license to practice law. Soon afterwards he settled at Asheboro', Randolph County, and commenced the practice of his profession. Owing to extreme diffidence and the total absence of anything like oratorical display, others not more, (and perhaps less,) learned, took the lead of him in practice. Notwithstanding his great need of professional gains, at this period, he has been often heard to remark, that he would rather lose a fee than make a speech. After lingering at the bar for several years, with few clients, he determined as a means of overcoming this diffidence, to become a candidate for the Legislature, hoping the canvass might give him more assurance. He was elected (1830,) ahead of his competitors. The next year, (1831,) he was again a candidate and reelected. At this session, he distinguished himself by the introduction of resolutions denouncing nullification, which, after an able but stormy debate, in which he participated, passed the House by a large majority. After this term in the Legislature he seems to have withdrawn from politics and devoted himself to his profession, as we find him busy at the courts in his circuit, and surrounded by clients. This attention to his profession brought such success and pecuniary ease, as that he was again induced by his friends, to become a candidate for the Legislature in 1840, on the Harrison ticket, and was elected to the Senate by an overwhelming majority.
At the session of 1840, the leading legislative measure was the putting in operation of a system of Public Schools. He was made Chairman of the Joint Committee on Education and, as such, drew up and reported a bill which passed both Houses, all the prominent provisions of which remained unchanged until the system of Public Schools was broken up by the civil war.
He was always an admirer of Henry Clay; and, in 1841, he opposed the Hon. A. Rencher for Congress, Mr. Worth charging that certain political acts of his opponent indicated, on his part, a meditated defection from the support of Mr. Clay. Mr. Worth was defeated.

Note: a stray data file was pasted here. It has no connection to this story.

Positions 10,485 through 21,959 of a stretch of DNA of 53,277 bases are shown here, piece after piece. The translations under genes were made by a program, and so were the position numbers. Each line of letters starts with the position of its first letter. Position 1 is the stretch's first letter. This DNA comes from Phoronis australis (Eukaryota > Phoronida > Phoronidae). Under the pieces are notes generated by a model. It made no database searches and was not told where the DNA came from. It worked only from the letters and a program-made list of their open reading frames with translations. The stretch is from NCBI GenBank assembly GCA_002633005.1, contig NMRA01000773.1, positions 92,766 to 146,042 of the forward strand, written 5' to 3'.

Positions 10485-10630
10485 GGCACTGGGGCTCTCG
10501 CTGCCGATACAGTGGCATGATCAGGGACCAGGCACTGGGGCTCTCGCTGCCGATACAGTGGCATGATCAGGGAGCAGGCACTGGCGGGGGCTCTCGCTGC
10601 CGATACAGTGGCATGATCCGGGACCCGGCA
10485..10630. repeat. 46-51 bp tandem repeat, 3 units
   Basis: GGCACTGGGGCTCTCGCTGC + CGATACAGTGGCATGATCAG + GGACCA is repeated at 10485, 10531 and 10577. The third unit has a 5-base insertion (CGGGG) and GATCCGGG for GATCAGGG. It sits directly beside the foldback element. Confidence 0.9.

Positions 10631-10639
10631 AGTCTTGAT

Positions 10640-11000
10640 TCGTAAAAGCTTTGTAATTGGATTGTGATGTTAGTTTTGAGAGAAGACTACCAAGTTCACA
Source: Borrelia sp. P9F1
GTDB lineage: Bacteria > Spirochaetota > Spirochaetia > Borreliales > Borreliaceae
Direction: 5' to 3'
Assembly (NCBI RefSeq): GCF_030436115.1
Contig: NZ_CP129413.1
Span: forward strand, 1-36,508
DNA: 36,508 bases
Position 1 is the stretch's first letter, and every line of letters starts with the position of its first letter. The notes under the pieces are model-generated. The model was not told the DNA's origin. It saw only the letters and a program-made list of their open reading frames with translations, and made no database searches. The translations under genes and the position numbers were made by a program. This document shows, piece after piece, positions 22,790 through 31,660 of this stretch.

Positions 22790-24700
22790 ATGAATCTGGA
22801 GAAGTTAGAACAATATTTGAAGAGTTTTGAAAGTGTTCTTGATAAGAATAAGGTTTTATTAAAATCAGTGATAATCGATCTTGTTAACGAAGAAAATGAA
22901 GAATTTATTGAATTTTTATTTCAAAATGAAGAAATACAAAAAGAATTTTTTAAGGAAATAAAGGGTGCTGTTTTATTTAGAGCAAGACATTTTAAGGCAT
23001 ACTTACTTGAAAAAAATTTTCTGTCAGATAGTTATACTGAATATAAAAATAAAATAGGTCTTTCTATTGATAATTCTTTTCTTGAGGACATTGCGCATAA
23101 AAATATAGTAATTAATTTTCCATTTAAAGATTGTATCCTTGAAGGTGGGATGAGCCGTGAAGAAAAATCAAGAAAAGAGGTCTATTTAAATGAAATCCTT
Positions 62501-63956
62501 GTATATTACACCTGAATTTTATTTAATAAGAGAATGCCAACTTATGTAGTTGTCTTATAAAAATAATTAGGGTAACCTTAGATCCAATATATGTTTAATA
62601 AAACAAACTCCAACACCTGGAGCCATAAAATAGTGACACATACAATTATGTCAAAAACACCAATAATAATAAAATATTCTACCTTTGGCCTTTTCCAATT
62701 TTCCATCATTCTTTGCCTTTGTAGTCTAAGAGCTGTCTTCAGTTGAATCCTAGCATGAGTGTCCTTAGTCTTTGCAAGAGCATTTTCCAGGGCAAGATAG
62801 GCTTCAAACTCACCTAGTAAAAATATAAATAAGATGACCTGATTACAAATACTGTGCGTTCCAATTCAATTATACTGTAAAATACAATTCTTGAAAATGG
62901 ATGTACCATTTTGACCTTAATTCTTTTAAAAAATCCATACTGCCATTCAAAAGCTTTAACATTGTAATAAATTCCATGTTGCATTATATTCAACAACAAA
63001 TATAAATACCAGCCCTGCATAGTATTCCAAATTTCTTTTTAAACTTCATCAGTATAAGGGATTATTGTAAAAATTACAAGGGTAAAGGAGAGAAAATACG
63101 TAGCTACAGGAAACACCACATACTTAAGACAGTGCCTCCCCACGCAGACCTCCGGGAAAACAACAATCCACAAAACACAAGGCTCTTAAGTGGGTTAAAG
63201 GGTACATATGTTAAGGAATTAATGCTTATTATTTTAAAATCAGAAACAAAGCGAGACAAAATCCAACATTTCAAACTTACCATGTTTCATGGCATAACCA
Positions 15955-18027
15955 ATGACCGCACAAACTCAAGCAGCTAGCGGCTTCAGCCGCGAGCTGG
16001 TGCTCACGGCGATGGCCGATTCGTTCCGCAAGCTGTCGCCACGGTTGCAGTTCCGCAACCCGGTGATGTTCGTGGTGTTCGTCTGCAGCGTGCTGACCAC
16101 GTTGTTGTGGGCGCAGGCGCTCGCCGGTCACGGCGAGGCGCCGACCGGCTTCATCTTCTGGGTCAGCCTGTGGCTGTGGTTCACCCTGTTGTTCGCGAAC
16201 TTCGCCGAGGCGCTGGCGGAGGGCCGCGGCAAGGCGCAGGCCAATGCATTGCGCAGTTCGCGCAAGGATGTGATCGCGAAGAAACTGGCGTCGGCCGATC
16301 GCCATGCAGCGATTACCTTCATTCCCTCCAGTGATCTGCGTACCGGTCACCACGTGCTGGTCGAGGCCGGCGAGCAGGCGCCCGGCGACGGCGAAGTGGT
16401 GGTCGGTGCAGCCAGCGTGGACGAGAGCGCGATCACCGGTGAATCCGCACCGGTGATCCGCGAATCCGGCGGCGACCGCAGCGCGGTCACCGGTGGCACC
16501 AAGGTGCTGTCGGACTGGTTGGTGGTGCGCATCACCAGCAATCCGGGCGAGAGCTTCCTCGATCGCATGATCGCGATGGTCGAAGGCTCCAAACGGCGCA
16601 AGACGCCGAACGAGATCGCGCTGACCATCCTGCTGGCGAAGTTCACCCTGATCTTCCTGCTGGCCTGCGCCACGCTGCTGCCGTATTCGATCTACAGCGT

He again applied himself diligently to the practice of his profession, with success, until in 1845, when a convention of delegates from the Counties composing his Congressional district nominated him for Congress. He accepted the nomination and entered the field, but was defeated by his competitor, Gen. Alfred Dockery.
After this he devoted himself assidiously to to the practice of his profession until 1858, when he was elected to the State Senate from Randolph and Alamance Counties. In the Session of 1858-59, he introduced resolutions raising a Joint Select Committee to investigate the management of the N. C. Railroad, of which Committee he was made Chairman. His report upon this subject, and the debates which grew out of it, were, by far, the most important topics before that Legislature; and a controversy, through the newspapers, resulted between Mr. Worth and Mr. C. F. Fisher, the the President of the Road, the severity of which was only surpassed by the ability displayed. It is believed that good to the State was the result of this investigation and controversy, and it cannot be unjust to his lamented competitor, to say that Mr. Worth, throughout the contest, more than met the expectation of his friends.
Mr. Worth was re-elected to the Senate in 1860-61. This period is made memorable by the secession of the Southern States from the Union. Having always disbelieved in the doctrine of secession, Mr. Worth was among the foremost and the most active in resisting a disruption of the Union, and in endeavoring to prevent his own State from throwing herself into the vortex of revolution. In the Legislature, he voted against submitting the question
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